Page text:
Key Regulatory Topics: Weekly Update 15 - 21 May 2020
21 May 2020
Our weekly update on key regulatory topics affecting the financial services sector.
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UK Government publishes draft legal texts on future relationship with the EU
On 19 May, the UK Government published the draft legal texts which have formed the basis for the discussions with the EU on the future relationship. The UK Government explains that the main element of its approach is the Free Trade Agreement and it has also published texts on fisheries, an agreement on law enforcement and judicial cooperation in criminal matters; and agreements in technical areas covering aviation, energy and civil nuclear cooperation. The UK Government explains that it is seeking a similar agreement with the EU to that of Canada and that its proposals have drawn on previous EU agreements such as the Comprehensive Economic Trade Agreement, the EU/Japan Economic Partnership Agreement and the EU/South Korea Free Trade Agreement.
Please see the other sections for product specific updates relating to Covid-19.
Please see our dedicated Covid-19 webpage containing links to a number of articles and insights to keep up-to-date with developments and assist with effective contingency planning.
FCA’s response to Treasury Committee regarding: Inquiry into the Economic Impact of Covid-19
On 21 May, the House of Commons Treasury Committee published the FCA's response (dated 12 May) addressing specific questions from the Committee on the FCA’s package of support for borrowers, and SMEs during the Covid-19 pandemic. Areas covered include: (i) how the FCA will ensure that customers availing themselves of temporary financial relief measures will not have their credit ratings affected, and how future payments and the unwinding of any future payments will not cause consumers to get into further financial difficulty; (ii) whether the FCA is monitoring the protection it has put in place for mortgage prisoners protecting them from repossessions and being refused payment holidays; (iii) the work that the FCA is doing to consider what will be needed after the initial 3-month period of temporary financial relief; and (iv) what the FCA is doing to ensure that small businesses are getting the best advice with regards to available loans.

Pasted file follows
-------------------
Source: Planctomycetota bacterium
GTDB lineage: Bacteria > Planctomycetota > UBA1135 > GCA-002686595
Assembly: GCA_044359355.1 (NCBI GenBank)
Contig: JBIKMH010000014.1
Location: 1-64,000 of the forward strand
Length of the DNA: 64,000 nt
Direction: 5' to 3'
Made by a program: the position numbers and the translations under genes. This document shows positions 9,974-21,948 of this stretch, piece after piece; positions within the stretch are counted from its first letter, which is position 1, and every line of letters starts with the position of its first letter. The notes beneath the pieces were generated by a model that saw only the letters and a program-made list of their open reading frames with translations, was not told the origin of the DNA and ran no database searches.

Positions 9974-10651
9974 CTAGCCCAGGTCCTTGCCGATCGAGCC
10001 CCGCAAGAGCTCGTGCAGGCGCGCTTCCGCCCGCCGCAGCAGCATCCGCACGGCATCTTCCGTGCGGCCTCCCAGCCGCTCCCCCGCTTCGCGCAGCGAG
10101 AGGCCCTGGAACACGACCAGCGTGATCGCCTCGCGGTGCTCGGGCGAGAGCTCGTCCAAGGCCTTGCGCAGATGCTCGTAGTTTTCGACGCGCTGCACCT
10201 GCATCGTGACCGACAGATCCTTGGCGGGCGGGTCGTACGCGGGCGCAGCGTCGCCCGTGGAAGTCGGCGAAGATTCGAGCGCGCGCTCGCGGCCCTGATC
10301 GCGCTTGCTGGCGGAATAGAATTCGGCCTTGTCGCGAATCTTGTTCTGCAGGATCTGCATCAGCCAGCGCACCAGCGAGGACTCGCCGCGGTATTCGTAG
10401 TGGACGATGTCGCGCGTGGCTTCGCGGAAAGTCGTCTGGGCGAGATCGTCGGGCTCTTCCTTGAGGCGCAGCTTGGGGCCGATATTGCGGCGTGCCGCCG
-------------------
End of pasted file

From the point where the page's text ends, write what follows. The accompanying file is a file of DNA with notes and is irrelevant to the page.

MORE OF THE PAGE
Corporate Insolvency and Governance Bill 2019-21
On 20 May, the Corporate Insolvency and Governance Bill was published by the UK Government and introduced in Parliament, with a second reading scheduled for 3 June. It consists of 6 insolvency measures and 2 corporate governance measures which amend insolvency and company law to support business to address the challenges resulting from the impact of Covid-19. This Bill has three main sets of measures: (i) to introduce greater flexibility into the insolvency regime, allowing companies breathing space to explore options for rescue; (ii) to temporarily suspend parts of insolvency law to support directors to continue trading through the emergency without the threat of personal liability and to protect companies from aggressive creditor action; and (iii) to provide companies and other bodies with temporary easements on company filing requirements and requirements relating to meetings including annual general meetings (AGMs).
Corporate Insolvency and Governance Bill 2019-21
JMLSG consults on Pooled Client Accounts guidance
The JMLSG published for consultation the proposed text of a new annex to be added to Part I Chapter 5 of its AML/CTF guidance for the financial services sector containing guidance on pooled client accounts (PCA). A PCA is defined as: “a bank account opened with the firm by a customer, for example a legal practitioner or letting agent, to administer funds that belong to their own clients. Their clients’ money will be co-mingled but the customer’s clients will not be able to directly instruct the firm to carry out transactions. Suspense accounts held by respondent institutions are not PCAs.” Areas covered within the guidance include: (i) what to consider as part of the documented customer risk assessment; (ii) the written agreement with the customer; and (iii) due diligence measures. The deadline for comments is 10 June.
Markets and markets infrastructure
ESMA’s clarifications on the reporting of repos with EU central banks under MiFIR
On 21 May, in response to an enquiry by the International Capital Market Association (ICMA), ESMA provided some clarifications on the reporting of repos transacted with EU central banks under MiFIR given the reporting framework has not been designed to cater for all SFTs and their specific characteristics.
ESMA's statement on implications of the Covid-19 outbreak on the half-yearly financial reports
On 20 May, ESMA issued a statement to promote transparency and consistent application of European requirements for the information provided in the half-yearly financial reports under the current Covid-19 circumstances. In the statement, ESMA provides recommendations on areas of focus and highlights: (1) the importance of providing relevant and reliable information; (2) the importance of updating the information included in the latest annual accounts to adequately inform stakeholders of the impacts of Covid-19, in particular in relation to significant uncertainties and risks, going concern, impairment of non-financial assets and presentation of Covid-19 related items in the statement of profit or loss; and (3) the need for entity-specific information on the past and expected future impact of Covid-19 on issuers' strategic orientation, operations, and performance, as well as any mitigating actions put in place to address the effects of the pandemic. ESMA notes that in the current situation some issuers may choose to publish their half-yearly financial reports later than usual (within the permitted period) but highlights that reports must not be unduly delayed. Regardless, issuers must still comply with their ongoing obligations under the Market Abuse Regulation.